SBM Sees Oil Majors Trying to Push Risks to Sub-Contractors
AMSTERDAM (Dow Jones Newswires), March 4, 2011
Major oil companies are increasingly trying to push liabilities of offshore oil projects onto sub-contractors as risk awareness has grown in the wake of the BP Macondo incident last year, according to oil services group SBM Offshore's chief executive.
"Oil majors have a clear focus on the scrutiny of safety procedures," said Tony Mace, chief executive of SBM Offshore at a press conference about its 2010 results. "We have to stick firm with what is the risk split between us and the oil company," said Mace.
Last year, a rig exploded at U.K. oil giant BP's Macondo well in the Gulf of Mexico, killing 11 people and unleashing the largest marine oil spill in U.S. history.
Apart from increasing scrutiny of the risk oil companies face when carrying out offshore projects, "the incident will highlight the attention to who they do business with," Mace said, adding that he expects SBM to benefit from this.
However, SBM will not compromise on the amount of risk it finds acceptable to win contracts. "If competitors are willing to face more risk, so be it," he said, adding that the company is "quite" firm on what it finds acceptable.
While the Macondo incident raised fears of repercussions for the offshore oil industry, so far prospects improved on the back of a higher oil price, better access to financing and a generally improved economic climate. "We expect around 15 Floating Production, Storage and Offloading projects to come to the market each year for the coming years," Mace said. Activity is especially expected to be strong in West Africa and Latin America, mainly Brazil, he noted.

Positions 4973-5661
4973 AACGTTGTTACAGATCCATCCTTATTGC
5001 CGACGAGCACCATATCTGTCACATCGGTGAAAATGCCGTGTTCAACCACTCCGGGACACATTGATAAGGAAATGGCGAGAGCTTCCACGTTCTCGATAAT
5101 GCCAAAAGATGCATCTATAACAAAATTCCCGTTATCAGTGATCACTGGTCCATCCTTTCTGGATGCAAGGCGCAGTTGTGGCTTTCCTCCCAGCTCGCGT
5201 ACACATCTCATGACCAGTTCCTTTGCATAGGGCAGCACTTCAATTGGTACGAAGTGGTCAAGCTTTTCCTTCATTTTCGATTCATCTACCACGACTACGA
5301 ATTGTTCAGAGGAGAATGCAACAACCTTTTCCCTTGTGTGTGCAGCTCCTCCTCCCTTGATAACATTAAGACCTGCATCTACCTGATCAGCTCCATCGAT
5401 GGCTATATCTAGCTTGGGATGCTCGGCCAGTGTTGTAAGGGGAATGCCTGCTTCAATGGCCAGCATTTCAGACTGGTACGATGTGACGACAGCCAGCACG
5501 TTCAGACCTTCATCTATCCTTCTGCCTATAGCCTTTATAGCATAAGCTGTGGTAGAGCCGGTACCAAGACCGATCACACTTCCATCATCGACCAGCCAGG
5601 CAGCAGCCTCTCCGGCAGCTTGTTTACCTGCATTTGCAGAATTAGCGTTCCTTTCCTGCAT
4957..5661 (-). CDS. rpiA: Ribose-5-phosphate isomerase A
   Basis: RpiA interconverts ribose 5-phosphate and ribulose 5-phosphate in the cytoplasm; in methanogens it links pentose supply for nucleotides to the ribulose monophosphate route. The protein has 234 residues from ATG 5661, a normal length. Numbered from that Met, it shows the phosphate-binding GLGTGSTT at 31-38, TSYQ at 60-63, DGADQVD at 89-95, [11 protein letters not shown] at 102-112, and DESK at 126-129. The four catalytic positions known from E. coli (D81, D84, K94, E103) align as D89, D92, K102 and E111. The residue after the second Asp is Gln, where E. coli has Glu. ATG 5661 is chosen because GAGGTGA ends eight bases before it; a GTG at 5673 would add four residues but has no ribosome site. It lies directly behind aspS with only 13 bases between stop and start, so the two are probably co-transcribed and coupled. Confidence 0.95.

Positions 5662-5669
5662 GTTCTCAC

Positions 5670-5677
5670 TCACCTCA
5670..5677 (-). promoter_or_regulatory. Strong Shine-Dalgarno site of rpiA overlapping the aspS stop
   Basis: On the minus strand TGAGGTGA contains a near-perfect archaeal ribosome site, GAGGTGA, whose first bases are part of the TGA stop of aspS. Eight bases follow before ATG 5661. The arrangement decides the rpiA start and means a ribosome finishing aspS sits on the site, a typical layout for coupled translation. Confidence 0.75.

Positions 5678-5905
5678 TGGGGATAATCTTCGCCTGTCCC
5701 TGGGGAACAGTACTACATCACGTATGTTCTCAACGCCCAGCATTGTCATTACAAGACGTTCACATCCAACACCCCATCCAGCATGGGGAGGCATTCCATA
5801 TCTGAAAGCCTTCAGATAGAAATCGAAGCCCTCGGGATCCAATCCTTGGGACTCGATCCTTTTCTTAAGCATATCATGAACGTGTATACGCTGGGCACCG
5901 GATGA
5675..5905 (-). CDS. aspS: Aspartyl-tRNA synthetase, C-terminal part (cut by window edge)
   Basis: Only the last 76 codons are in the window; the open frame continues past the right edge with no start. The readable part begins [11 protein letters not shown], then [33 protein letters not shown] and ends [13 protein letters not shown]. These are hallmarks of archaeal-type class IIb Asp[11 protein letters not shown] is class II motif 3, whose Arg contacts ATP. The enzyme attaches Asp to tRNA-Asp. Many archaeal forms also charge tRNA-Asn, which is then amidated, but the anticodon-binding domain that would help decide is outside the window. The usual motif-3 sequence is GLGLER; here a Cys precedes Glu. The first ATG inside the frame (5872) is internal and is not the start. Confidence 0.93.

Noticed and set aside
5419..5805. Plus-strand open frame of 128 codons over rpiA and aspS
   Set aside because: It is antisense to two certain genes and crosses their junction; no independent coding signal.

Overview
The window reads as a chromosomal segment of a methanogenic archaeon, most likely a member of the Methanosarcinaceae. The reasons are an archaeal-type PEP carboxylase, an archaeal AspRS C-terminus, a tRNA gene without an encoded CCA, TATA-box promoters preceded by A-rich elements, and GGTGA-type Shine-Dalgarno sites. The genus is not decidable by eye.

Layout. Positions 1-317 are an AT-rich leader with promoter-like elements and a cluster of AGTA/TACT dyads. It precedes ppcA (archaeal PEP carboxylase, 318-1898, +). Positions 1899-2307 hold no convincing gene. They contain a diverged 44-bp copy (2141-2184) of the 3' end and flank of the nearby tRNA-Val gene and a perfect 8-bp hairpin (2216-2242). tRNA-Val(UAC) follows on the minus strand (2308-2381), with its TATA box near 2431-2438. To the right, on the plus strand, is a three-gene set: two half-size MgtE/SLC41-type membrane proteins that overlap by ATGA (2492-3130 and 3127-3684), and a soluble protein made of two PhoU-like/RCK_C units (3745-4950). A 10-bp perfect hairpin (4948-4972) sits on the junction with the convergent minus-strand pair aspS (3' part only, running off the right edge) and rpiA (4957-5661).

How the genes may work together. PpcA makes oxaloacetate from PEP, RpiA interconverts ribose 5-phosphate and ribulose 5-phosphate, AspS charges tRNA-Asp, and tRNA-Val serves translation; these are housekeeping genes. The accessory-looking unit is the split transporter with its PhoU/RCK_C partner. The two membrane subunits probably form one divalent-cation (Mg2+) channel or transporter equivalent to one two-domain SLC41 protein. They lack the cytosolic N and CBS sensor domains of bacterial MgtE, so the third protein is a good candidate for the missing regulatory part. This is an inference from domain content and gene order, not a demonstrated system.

While oil majors have raised there capital expenditure projects for this year, Mace said timing remains uncertain, in part because of the growing complexity of projects. However, in anticipation of the increasing number of projects coming to market, "We [SBM] are reasonably optimistic to grow our fleet based on the horizon of projects coming to market in the next five years or so," he said.
After the global downturn caused commodity prices to drop steeply, many oil and raw material companies postponed decisions to invest in new capacity, but the recovery in energy prices fueled by growth in emerging markets has boosted the prospects of service providers to the energy and commodity sector.
Friday SBM Offshore released its 2010 earnings report, which impressed investors. At 1235 GMT SBM shares were up 4.6% at EUR19.16, while the benchmark AEX index was up 0.7%. "SBM Offshore results are above expectations and provide a relief to the market," says analyst Quirijn Mulder at ING Research, who has a hold rating. "This is especially well received by the market after the company hasn't been able to surprise on the upside for a couple of years," he added.
SBM reported 2010 revenues were 3.4% up to $3.056 billion from a year ago and said it expects revenue for 2011 to remain within the same range, with 90% of 2011 sales already secured through its order book.
The company's order book grew 14.7% to a record $11.5 billion at the end of 2010, with $6.3 billion of that amount to be earned in the period beyond 2013 from lease and operate contracts. "We see a trend towards lease contracts compared to turnkey," said Mace.
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